Intended for healthcare professionals

Letters Covid-19: psychological effects on healthcare workers

Covid-19: recording their stories provides emotional benefit to healthcare workers

BMJ 2020; 369 doi: https://doi.org/10.1136/bmj.m2536 (Published 29 June 2020) Cite this as: BMJ 2020;369:m2536
  1. Paul Bennett, professor of clinical health psychology1,
  2. Rachael Hunter, senior lecturer1,
  3. Steve Johnston, head1,
  4. David Jones, consultant in intensive care2,
  5. Simon Noble, Marie Curie professor of supportive and palliative medicine3
  1. 1Department of Psychology, Swansea University, Swansea SA2 8PP, UK
  2. 2Prince Charles Hospital, Merthyr Tydfil, UK
  3. 3Cardiff University, Cardiff, UK
  1. p.d.bennett{at}swansea.ac.uk

Kisely and colleagues’ meta-analysis reinforces the expectation that healthcare workers might experience substantial distress as a consequence of working with covid-19.1 One response to this is the use of “clinical debriefing.”

Although clinical debriefing might seem to give immediate benefit, it can increase risk for post-traumatic stress disorder as a result of directing participants to engage with elements of trauma that they would rather avoid.2 In addition, it might not be easily accessible, and recipients might be reluctant to explore situations in which they made judgments that could be questioned.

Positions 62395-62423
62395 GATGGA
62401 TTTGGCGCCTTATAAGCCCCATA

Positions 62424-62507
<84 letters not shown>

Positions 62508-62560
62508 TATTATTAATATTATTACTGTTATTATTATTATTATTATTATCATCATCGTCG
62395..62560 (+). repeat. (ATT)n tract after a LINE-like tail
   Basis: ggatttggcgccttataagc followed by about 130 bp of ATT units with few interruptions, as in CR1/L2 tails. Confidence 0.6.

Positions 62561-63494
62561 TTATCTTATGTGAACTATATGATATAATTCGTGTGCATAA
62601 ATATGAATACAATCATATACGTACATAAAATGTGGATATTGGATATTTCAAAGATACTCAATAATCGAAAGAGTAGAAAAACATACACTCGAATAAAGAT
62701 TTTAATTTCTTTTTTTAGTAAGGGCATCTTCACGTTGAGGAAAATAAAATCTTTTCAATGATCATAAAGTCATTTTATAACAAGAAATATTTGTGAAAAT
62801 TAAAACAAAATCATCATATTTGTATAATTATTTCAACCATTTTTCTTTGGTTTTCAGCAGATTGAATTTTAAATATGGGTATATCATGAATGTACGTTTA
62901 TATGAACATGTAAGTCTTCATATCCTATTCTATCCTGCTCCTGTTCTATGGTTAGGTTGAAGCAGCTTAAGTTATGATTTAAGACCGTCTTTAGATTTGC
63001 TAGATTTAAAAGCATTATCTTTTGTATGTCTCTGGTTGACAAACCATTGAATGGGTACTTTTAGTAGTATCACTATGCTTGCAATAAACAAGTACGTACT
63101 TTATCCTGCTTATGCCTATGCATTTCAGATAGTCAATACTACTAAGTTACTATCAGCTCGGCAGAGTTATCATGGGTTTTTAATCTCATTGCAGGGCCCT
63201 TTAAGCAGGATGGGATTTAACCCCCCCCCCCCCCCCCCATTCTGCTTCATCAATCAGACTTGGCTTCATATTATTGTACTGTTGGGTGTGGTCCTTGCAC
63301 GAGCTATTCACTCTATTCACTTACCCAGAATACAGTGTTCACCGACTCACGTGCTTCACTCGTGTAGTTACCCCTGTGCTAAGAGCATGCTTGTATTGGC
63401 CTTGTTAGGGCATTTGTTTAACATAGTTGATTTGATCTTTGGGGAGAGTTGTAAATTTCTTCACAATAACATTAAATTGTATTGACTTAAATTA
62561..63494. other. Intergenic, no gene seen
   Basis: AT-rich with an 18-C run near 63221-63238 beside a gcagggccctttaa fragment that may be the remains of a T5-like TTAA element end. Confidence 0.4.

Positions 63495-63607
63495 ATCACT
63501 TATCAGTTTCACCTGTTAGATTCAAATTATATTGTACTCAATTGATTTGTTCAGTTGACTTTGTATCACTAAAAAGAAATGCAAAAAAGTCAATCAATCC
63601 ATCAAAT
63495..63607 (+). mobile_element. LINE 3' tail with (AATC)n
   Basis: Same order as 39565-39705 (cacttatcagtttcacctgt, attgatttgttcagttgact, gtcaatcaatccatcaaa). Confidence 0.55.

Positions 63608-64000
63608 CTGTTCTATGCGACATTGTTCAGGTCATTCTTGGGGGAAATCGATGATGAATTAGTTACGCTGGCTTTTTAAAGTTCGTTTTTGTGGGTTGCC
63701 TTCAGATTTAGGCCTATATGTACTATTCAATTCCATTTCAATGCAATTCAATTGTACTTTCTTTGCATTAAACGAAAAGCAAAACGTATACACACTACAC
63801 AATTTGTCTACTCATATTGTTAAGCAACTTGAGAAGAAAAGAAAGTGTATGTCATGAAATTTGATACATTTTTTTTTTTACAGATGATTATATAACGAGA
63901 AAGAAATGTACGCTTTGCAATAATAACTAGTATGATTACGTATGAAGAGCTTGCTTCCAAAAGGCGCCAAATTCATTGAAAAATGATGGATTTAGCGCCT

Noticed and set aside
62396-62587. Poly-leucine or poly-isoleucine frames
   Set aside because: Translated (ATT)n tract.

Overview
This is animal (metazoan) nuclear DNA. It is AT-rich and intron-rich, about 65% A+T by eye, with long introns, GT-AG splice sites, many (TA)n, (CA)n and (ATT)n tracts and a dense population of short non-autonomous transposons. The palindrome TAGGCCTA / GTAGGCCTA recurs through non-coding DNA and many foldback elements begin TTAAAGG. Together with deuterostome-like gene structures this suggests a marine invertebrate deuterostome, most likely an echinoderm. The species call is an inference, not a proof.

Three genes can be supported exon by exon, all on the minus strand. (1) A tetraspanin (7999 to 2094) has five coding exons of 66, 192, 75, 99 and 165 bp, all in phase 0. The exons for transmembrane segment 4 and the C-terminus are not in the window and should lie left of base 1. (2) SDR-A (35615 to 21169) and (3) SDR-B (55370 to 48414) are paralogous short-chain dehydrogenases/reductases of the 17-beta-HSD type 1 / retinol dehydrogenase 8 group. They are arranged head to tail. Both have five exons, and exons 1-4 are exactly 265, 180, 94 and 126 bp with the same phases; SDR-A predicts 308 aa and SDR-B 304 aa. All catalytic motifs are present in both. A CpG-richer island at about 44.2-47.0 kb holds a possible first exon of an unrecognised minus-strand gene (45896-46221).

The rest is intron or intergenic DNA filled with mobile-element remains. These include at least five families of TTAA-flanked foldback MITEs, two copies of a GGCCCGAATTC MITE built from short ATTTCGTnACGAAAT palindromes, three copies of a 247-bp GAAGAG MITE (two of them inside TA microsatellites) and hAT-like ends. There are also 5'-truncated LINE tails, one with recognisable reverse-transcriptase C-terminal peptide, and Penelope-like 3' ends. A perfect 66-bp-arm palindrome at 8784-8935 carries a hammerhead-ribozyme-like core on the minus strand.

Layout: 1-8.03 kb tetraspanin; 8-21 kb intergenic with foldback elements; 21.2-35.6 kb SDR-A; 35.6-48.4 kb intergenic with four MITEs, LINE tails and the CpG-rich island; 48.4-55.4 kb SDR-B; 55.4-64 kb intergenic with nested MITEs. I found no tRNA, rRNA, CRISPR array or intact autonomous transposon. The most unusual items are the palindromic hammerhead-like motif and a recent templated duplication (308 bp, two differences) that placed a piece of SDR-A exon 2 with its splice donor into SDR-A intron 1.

Accordingly, any intervention should ensure that disclosure is controlled by the individual and is at a time that they choose. One simple vehicle for venting and exploring emotions might be talking aloud or writing about events in an uncensored manner to a confidential recipient. This recipient need not be a “live” person.

We are piloting a process called Covid Confidential (https://www.covidconfidential.co.uk/the-study/), which permits users to confidentially record their stories about the care of patients with covid-19 in either spoken or written form to a website. This might provide the immediate emotional benefit of offloading negative experiences and a repository of frontline stories, enabling identification of the immediate and most important concerns faced by its users. To date, over 70% of users reported a moderate or greater benefit from offloading their experiences after recounting them. Over 60% reported benefit in terms of their immediate mood and would use it again; 80% would recommend the website to colleagues.

Covid Confidential has the potential be a cost effective intervention both in terms of costs, resources, and the time users spend engaged with it. It will never replace more formal therapeutic approaches but can be of immediate benefit to healthcare workers and others involved with the covid-19 pandemic.

Footnotes

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References

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